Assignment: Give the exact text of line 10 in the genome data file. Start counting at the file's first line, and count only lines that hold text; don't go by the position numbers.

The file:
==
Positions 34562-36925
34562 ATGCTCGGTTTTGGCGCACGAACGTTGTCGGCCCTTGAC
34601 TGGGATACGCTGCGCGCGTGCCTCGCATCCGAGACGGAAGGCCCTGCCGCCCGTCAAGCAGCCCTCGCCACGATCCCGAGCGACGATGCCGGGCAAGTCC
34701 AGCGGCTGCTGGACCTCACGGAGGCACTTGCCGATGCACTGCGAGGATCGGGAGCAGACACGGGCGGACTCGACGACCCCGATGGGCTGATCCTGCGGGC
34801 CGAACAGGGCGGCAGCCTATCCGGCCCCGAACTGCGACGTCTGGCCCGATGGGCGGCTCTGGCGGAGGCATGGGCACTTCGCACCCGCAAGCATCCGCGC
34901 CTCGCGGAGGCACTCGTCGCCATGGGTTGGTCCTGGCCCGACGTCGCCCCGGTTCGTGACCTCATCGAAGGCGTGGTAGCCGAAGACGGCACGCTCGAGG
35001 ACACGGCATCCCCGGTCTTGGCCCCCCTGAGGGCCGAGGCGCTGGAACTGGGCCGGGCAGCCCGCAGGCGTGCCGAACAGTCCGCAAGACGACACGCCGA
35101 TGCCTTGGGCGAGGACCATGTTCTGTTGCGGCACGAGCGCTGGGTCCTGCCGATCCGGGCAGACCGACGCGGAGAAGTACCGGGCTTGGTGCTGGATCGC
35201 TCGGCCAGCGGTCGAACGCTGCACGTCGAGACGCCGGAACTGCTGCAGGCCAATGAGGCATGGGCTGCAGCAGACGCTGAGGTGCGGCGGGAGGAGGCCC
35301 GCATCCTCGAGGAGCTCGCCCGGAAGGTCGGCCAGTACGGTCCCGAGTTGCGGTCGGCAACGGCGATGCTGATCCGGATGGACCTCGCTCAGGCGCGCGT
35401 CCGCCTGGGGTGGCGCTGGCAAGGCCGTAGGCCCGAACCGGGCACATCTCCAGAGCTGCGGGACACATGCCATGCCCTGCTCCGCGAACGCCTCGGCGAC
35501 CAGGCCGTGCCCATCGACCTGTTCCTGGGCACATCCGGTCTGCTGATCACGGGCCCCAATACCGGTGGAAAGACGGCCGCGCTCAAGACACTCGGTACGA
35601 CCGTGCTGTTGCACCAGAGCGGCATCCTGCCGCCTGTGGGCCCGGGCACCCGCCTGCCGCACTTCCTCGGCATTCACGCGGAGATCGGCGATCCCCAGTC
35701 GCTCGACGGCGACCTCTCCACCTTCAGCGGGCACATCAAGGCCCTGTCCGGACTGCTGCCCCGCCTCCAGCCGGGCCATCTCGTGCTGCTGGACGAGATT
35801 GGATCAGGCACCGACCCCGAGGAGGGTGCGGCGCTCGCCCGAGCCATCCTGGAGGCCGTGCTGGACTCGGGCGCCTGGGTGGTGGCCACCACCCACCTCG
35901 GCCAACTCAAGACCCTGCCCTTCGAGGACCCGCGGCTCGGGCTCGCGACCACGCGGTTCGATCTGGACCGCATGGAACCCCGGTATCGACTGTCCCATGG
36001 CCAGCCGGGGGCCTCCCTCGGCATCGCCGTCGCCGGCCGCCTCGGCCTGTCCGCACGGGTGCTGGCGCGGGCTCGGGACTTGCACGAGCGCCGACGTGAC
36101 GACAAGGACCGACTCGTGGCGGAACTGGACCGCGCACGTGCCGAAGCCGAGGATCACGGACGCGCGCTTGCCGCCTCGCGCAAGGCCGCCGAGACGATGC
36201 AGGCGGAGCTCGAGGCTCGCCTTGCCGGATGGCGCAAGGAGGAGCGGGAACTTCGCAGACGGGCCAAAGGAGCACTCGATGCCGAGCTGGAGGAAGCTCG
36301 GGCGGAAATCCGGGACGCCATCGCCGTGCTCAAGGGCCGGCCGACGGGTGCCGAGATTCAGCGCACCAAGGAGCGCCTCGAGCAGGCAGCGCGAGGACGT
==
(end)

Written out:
35301 GCATCCTCGAGGAGCTCGCCCGGAAGGTCGGCCAGTACGGTCCCGAGTTGCGGTCGGCAACGGCGATGCTGATCCGGATGGACCTCGCTCAGGCGCGCGT